Senator Conrad Appel, Chairman of the Senate Education Committee, said, "The goal of our legislation was simple, the children of Louisiana deserve the opportunity for the best educational experience possible. This goal will be attainable only through a meaningful partnership with our educators and principals. The refinements proposed by the DOE today will go a long way toward integrating educator input into what has become a nationally recognized example of what a high quality educational delivery system should be."

Chairman of the House Education and Workforce Committee, Representative Steve Carter said, “We’ve said all along that we value teacher feedback and would make any adjustments necessary to the evaluation system to make it as fair and useful as possible. The changes recommended by the Department will make a good tool even stronger, moving our state farther ahead in making sure that every child is taught by an effective teacher.”

Daniel Weisberg, Executive Vice President & General Counsel Performance Management, at The New Teacher Project said, “TNTP applauds the Louisiana Department of Education’s leadership on the issue of educator effectiveness and its willingness to use educator feedback to continually refine and strengthen its policies.”

Proposed adjustments to Compass will increase the amount of feedback educators receive and the clarity with which they can understand the system’s standards. The improvements focus on three main areas:

  1. Setting student achievement goals early in the year
           
    - Provide educators with more student-level data for goal-setting.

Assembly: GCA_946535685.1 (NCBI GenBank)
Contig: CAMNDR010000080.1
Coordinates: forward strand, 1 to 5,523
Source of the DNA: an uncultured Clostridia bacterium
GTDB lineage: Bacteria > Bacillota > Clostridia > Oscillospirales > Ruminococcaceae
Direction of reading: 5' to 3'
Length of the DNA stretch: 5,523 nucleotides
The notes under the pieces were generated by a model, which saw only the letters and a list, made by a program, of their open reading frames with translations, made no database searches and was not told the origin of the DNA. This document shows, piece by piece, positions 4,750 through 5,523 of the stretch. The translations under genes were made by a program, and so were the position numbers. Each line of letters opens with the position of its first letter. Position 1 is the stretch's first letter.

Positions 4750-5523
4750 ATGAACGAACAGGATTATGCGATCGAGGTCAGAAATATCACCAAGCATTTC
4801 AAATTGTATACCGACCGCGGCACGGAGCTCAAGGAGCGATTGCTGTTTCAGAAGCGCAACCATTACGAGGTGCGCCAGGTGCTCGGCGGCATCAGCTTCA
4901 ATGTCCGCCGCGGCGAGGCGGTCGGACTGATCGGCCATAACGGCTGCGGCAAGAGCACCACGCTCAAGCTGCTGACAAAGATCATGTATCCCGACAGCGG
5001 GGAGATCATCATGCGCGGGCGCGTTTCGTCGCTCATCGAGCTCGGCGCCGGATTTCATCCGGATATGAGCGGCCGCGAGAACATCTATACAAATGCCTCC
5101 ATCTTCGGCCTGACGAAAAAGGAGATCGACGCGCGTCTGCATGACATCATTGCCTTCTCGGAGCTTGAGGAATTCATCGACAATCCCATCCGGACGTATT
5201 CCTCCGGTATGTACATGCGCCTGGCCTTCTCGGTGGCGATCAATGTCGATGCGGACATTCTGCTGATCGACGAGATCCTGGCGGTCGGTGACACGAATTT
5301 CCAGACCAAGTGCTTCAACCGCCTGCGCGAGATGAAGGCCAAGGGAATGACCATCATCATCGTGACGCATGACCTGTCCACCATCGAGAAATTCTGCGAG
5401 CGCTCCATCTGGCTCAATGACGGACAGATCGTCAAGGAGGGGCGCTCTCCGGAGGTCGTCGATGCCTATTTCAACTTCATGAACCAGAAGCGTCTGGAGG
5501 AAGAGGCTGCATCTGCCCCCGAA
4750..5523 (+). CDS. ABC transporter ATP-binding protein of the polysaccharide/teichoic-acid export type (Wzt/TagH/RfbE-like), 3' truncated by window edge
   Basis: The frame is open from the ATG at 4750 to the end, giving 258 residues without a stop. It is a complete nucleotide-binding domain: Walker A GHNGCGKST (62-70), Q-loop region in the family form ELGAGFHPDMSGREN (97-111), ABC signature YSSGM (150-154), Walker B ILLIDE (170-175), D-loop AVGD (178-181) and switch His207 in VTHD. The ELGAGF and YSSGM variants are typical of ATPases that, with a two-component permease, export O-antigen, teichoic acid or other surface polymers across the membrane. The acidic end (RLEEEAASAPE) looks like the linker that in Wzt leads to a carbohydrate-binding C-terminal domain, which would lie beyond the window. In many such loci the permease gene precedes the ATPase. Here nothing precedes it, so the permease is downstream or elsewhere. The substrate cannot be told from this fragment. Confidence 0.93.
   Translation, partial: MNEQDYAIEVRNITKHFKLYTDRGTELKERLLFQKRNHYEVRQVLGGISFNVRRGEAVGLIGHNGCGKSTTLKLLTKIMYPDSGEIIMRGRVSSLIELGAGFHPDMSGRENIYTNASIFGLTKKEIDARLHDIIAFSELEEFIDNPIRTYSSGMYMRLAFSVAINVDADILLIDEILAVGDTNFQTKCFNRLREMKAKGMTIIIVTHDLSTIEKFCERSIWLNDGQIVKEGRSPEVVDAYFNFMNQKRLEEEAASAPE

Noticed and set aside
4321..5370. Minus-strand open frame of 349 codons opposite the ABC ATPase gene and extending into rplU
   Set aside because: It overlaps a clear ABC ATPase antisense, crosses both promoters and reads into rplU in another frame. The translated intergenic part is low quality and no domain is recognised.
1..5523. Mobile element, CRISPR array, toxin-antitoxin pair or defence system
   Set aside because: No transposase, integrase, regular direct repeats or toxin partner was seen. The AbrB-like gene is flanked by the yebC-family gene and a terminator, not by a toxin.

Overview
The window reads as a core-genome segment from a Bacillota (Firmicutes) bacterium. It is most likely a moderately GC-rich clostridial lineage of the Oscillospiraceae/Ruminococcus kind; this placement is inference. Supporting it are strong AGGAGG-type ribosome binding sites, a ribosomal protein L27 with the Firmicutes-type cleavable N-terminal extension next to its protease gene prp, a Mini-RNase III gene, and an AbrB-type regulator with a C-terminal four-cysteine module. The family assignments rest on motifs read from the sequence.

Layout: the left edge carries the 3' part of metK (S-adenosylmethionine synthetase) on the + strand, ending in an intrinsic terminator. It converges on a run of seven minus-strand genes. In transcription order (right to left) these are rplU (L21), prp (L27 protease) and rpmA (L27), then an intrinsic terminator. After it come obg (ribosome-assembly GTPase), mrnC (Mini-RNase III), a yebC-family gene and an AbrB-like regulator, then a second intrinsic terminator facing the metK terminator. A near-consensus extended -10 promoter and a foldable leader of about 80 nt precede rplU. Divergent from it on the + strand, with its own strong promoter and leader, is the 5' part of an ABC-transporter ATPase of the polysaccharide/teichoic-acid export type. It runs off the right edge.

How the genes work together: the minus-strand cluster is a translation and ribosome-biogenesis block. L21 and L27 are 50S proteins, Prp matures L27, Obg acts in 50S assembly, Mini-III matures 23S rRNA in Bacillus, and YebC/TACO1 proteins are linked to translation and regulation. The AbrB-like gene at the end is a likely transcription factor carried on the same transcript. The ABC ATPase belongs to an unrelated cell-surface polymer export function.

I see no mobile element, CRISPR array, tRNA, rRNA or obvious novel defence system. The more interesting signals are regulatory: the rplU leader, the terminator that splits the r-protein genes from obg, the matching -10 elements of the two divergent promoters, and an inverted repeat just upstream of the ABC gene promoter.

- Provide educators receiving value-added data with an expected progress target for
            every student early in the school year.
  2. Feedback on classroom practice throughout the year
            - Link Compass rubric descriptors to videos of classroom practice to help define levels
            of performance.
            - Provide greater guidance as to how the rubric applies in primary grades and for
            teachers of students with significant disabilities.
            - Tailor frequency of observations to needs of educators.
            - “Make the middle matter” for teachers scoring middle percentile on value-added by
            requiring principals to score the student learning (quantitative) section of the evaluation.
  3. End-of-year results
            - Provide educators with detailed reports of students’ expected and actual scores.
            - Allow for greater flexibility in assessing the performance of teachers of students in
            special circumstances, such as natural disaster.
            - Provide more room for growth with highest-performing students.
            - Ensure districts and schools rate performance consistently and rigorously.

“As a state, we are raising the expectations we have for our students and the expectations we have for ourselves as professionals,” said White.  “I know we will look back on this time with great pride, but I also know it’s not easy.  That’s why I am thankful the courage and commitment our educators show on a day to day basis to increase student achievement in our state.”

For the PowerPoint presentation on the proposed Compass adjustment, please click here and for a YouTube video click here